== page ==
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Welcome to the New New Wave

Horror Fans! Please take note:

There is a new and innovative project underway which will prove to be a first of its kind. British film makers Tom Atkinson and Luke Dormehl have pioneered the notion of an exclusively fan-based horror film, using the internet as the primary medium of promotion and funding. The 10 Pound Horror Film has thus far received the blessing and support of an international array of horror directors and droves of horror enthusiasts and fans.

You are invited to join and participate in the development and production of this horror film through a contribution of "10 pounds" ($14 US). Fan-based support is the SOLE source of film funding, thus truly making this the first grassroots funded horror film. In addition to simply being part of this rather fun and cutting-edge project, your contribution will get you stuff, including a free personalized frame of the film (a piece of horror film history!) and membership benefits including access to exclusive film content and director-moderated discussion forums.

SaruDama encourages you to check this out and consider contributing to the project. Its a small amount of money and the effort is indeed ground-breaking. The internet has provided a very successful platform for groundswell support in various instances, from political to artistic. Now its time for we of the online fan-base to rock the horror film industry!

Let the world know we support and encourage new, viewer-centric horror films!

For more about the project, membership benefits and how to contribute your 10 pounds, check out The 10 Pound Horror Film site.



Flowers From Hell: The modern Japanese horror film

Genre: Thorough Exploration of Contemporary Japanese Horror

Author: Jim Harper (2008)

review in one breath

Penned by our good friend Jim Harper, Flowers From Hell offers a highly readable and detailed exploration through the labyrinthine corridors of Japan's horror cinema. In contrast to many recent books on this topic, Harper wisely avoids the "catalog" approach and instead offers readers a thorough, engaging and often humorous discussion of J-Horror's chronological and topical developments. Fans of Japanese Horror, whether nOOb or veteran, will easily find this book both entertaining and educational.



Kimi Yokota was born in 1921 in Tokyo, Japan where she lived until her mid-thirties. After agreeing to an arranged marriage with an older Japanese gentleman living in the U.S. she traveled to Chicago and there lived until her death following sudden and tragic complications from a stroke in 1995.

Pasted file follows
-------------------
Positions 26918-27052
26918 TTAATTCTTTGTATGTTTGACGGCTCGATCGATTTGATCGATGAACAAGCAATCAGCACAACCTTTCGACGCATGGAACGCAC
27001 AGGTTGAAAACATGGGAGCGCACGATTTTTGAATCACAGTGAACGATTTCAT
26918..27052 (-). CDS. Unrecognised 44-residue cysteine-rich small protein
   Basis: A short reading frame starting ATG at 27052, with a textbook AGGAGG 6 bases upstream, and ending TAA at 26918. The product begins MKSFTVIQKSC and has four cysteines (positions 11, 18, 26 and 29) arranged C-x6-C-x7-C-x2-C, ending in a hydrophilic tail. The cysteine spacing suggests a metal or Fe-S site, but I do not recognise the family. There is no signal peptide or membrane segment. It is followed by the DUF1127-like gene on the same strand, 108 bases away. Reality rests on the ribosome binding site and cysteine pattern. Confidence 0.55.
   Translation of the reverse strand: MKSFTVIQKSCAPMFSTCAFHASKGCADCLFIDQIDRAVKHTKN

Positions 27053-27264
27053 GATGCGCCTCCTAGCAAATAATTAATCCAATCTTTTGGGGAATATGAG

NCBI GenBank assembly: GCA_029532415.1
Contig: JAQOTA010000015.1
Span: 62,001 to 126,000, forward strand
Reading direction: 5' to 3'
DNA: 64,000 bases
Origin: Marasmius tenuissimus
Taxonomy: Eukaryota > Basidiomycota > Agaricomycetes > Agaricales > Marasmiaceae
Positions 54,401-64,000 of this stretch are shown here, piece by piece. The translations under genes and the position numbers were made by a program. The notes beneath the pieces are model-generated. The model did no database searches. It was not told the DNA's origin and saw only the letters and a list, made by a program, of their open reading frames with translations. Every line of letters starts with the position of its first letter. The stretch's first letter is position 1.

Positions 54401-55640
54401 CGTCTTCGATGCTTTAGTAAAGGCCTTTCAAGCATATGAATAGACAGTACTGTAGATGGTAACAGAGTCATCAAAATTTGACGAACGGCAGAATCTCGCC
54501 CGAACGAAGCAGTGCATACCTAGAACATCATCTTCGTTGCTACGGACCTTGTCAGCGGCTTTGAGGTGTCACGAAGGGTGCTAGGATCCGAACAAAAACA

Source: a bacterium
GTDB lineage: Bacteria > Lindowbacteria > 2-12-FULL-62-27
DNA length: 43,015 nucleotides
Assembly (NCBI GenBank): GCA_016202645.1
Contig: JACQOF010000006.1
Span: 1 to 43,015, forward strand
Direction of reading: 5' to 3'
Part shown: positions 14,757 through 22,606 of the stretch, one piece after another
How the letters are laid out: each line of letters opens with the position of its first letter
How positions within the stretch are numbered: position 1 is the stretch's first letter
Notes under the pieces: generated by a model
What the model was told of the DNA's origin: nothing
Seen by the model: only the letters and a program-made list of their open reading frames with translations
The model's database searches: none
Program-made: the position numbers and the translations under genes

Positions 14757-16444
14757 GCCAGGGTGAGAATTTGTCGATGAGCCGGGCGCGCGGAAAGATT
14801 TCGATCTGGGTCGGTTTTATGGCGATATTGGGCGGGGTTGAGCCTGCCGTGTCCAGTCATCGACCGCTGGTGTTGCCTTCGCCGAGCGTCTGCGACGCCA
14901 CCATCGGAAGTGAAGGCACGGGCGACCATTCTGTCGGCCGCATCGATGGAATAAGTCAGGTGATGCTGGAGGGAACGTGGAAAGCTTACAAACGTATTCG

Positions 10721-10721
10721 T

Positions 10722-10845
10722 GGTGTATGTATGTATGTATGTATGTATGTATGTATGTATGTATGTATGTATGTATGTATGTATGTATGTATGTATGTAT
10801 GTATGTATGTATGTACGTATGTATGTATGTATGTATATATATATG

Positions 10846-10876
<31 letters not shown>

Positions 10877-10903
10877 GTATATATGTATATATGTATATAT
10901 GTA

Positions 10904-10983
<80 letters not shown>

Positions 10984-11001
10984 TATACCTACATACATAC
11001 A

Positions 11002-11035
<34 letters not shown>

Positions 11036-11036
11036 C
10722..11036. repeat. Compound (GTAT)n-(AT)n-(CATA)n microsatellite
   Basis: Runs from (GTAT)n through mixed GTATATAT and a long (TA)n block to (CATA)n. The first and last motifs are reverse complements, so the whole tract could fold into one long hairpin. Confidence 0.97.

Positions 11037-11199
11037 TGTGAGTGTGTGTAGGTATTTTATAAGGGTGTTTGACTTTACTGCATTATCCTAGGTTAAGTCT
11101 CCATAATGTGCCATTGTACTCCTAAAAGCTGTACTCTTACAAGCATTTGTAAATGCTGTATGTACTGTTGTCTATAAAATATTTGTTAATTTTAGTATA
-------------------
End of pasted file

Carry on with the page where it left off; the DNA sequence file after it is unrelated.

Kimi's husband had long since passed away by the time I met her as a college student in 1986. Through my friendship with Japanese students, I soon became a regular at Kimi's home. She gave me my first Japanese language primer which I continue to use to this day and was a primary catalyst in my decision to delve into Japanese culture. (I watched my first Japanese movie at her home.) She taught me how to make maki-zushi. Everyone, including the other little Japanese women, envied her skill at making Saba nigiri zushi (the taste of which I still remember). With her I watched my first Kohaku. She told me vivid stories of her childhood memories of the firebombs falling on Tokyo "like fireworks". Through her I was introduced to core portions of Chicago's Japanese community -- ties I still keep.

Kimi was cremated and buried alongside her husband in Montrose Cemetery on the north side of Chicago. Angels looking down probably see it like this.

I was one of the 5 people including the clergy present at her burial. I literally buried her with the shovel in my hand. I laid her to rest.



I had the pleasure of meeting Matt Kennedy, President of Panik House this weekend at the Fangoria Horror Conference here in Chicago. Both Matt and Panik House moved from Los Angeles to Chicago in December 2005, no doubt to escape the oppressive warmth and sunshine of the West Coast.

This guy (Matt Kennedy) has been single-handedly responsible for Panik House's recent release of several excellent Japanese titles, such as Sex and Fury, its sequel Female Yakuza Tale, and the entire The Pinky Violence Collection. Panik House's most recent Japanese title release is Tokyo Psycho, a 2004 film by Tomie director Oikawa Ataru, SaruDama's review of which is in the que.

In addition to these Japanese titles, Panik House has also recently released Bangkok Haunted (2001) and Omen (2003), two Thai horror films which have both received widespread positive reviews (and awards).

I had already reviewed all of the The Pinky Violence Collection prior to talking to Matt and had constructed my own theories regarding the collection as a whole (which you can find in the reviews) but through my discussion and brief exchange of e-mail with him, a whole new window of perspective into the process of compiling the collection came into view. (For example, you can read his informative comment to one of my reviews here.) For this reason I hope to post here an interview with him in the near future.


Blessed Be The Fan Base

For those of you curious about SaruDama, let me divulge that I was not born with a Japanese film grasped in my goopy little hand. No. I want you all to know that my unrivaled skill in Z-grade film analysis and ninja-ette bOObie parlay is something I have spent considerable years and effort in perfecting. But without doubt, one of the primary inspirations on my venture thus far has been Snowblood Apple.

Run by the husband-wife team of Alex and Mandi Apple, Snowblood provides a truly robust discussion forum for fans of Japanese and other Asian film. I'm serious. Check it out.

As a community forum, Snowblood is undoubtedly one of the core pillars of the contemporary J-Horror/ Asian-Horror Underground.



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